Much of this came from writing Moving Places: A Life at the Movies, my first book, in the late 70s – a very confessional and very experimental autobiography about my engagement with movies. It wasn’t film criticism, and being someone who had started out as a fiction writer, I naïvely considered it at the time as both a detox journal (as Naked Lunch was for Burroughs) and as a combined farewell to film criticism and launching of a literary career. But it didn’t work out that way. To make a living I had to teach film courses as an adjunct and review movies. But the experience of writing Moving Places changed my criticism because it taught me that (1) autobiography wasn’t only about myself and (2) being autobiographical was a way of telling readers where my opinions and positions were coming from, and (3) that form of honesty was a good way of assisting others in forming their own opinions. This eventually led me to the conclusion that criticism should be a creative form of intervention in a public discussion rather than an attempt to give either the first word or the last word about anything. It’s about stepping into a river and joining the flow.
You’re as much a film historian as you are a critic or journalist. How significant is that role for you and do you view yourself in any one capacity over another?
They should work hand in hand, as part of the same process. And part of the challenge is always to try to think historically about the present.
How essential is it for you to correct misunderstandings and misperceptions about certain films and filmmakers? I’m thinking of your writing on Orson Welles, for example, and your comments on Carl Dreyer and religion or Stroheim’s indebtedness to “McTeague” with Greed.
In a way, these are all examples of trying to think historically about the present.
You’ve discussed your academic career UC Santa Barbara and at Bela Tarr’s Sarajevo film school, which you go into detail concerning your syllabus and the films selected for the students’ education. How do you regard your academic experience and do you wish you could have done more?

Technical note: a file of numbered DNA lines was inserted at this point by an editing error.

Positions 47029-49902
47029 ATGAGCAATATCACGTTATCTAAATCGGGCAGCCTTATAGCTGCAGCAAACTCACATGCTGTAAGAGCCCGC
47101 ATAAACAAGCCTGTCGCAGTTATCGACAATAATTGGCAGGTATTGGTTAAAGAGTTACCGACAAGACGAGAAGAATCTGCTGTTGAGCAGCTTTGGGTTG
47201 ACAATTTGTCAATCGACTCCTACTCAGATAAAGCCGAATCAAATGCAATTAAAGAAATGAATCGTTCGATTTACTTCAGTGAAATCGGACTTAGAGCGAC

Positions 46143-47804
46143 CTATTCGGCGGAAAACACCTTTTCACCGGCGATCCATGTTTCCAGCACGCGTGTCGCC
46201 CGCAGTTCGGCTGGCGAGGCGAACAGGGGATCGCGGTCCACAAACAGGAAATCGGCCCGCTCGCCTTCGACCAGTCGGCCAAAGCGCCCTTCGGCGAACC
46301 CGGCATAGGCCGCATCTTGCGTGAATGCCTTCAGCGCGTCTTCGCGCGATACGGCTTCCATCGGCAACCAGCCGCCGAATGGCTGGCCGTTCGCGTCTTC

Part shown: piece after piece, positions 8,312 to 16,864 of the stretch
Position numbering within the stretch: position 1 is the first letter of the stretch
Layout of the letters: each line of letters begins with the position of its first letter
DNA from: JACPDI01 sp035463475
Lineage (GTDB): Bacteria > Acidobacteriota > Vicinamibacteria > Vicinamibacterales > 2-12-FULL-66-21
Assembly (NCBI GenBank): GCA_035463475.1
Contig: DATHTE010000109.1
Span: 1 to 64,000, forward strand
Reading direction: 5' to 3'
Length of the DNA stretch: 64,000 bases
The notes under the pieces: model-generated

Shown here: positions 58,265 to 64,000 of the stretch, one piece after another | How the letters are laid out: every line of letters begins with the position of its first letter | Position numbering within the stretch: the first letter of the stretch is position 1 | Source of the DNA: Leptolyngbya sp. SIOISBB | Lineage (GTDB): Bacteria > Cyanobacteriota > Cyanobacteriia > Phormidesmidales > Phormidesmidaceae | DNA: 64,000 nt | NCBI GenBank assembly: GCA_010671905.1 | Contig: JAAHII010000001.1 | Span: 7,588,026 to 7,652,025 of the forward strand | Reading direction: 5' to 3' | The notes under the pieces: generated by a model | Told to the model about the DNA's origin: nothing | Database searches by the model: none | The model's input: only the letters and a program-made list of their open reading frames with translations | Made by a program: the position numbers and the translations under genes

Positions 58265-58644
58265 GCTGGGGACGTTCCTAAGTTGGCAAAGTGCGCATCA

I’m teaching a film criticism workshop at the University of Chicago this fall and very much looking forward to it, and I hugely enjoyed my Welles course at the Art Institute earlier this year. I think I’m a much better teacher now than I was when I was trying to sub for Manny Farber at UC San Diego in 1977 because that was a matter of lecturing, not conversation. Even though Farber remains my favorite American film critic – above all because he was an artist and thought like an artist – conversation wasn’t exactly his forte, despite the fact that some of his best criticism grew out of his dialogues with his wife, Patricia Patterson, and was cosigned by her. Manny admitted that reading other critics often spurred his own writing, but on most occasions he never cited them unless they were stars like Agee or Sontag or Sarris. And taking over his film criticism workshop in 1977, I discovered that practically all his students tried to write like him, with terrible results. What still attracts me to the conversation model is that you shouldn’t have a good idea of what you should say if you don’t know whom you’re talking to. Similarly, it’s pointless to say that a film is good or bad if you don’t clarify good or bad for whom – or for what.
You and Jean-Luc Godard discuss the difference between being a critic and “a regular reviewer,” and how it may be impossible to be a critic once a week. How do you define these two functions and have they changed over the period of your career?
I don’t think they’ve changed. The usual distinction is between consumer advice and longer-range thoughts.
You write that film critics are “ideally mediators and facilitators in a public discourse that exists independently of them rather than solitary voices or ‘experts’ who should have the first or last word.” To what extent do you feel this is the case with today’s proliferation of film writers?
It often depends on the venue(s) and the writer(s).
You occasionally criticize other critics for one reason or another. First, what sort of response have you received from any of those you’ve taken issue with? And second, how imperative is it for you to read the work of other critics, either before or after writing your own piece?
Nothing is imperative. I tend to read other critics – sometimes before (especially for my own brand of consumer advice), sometimes afterwards, sometimes both.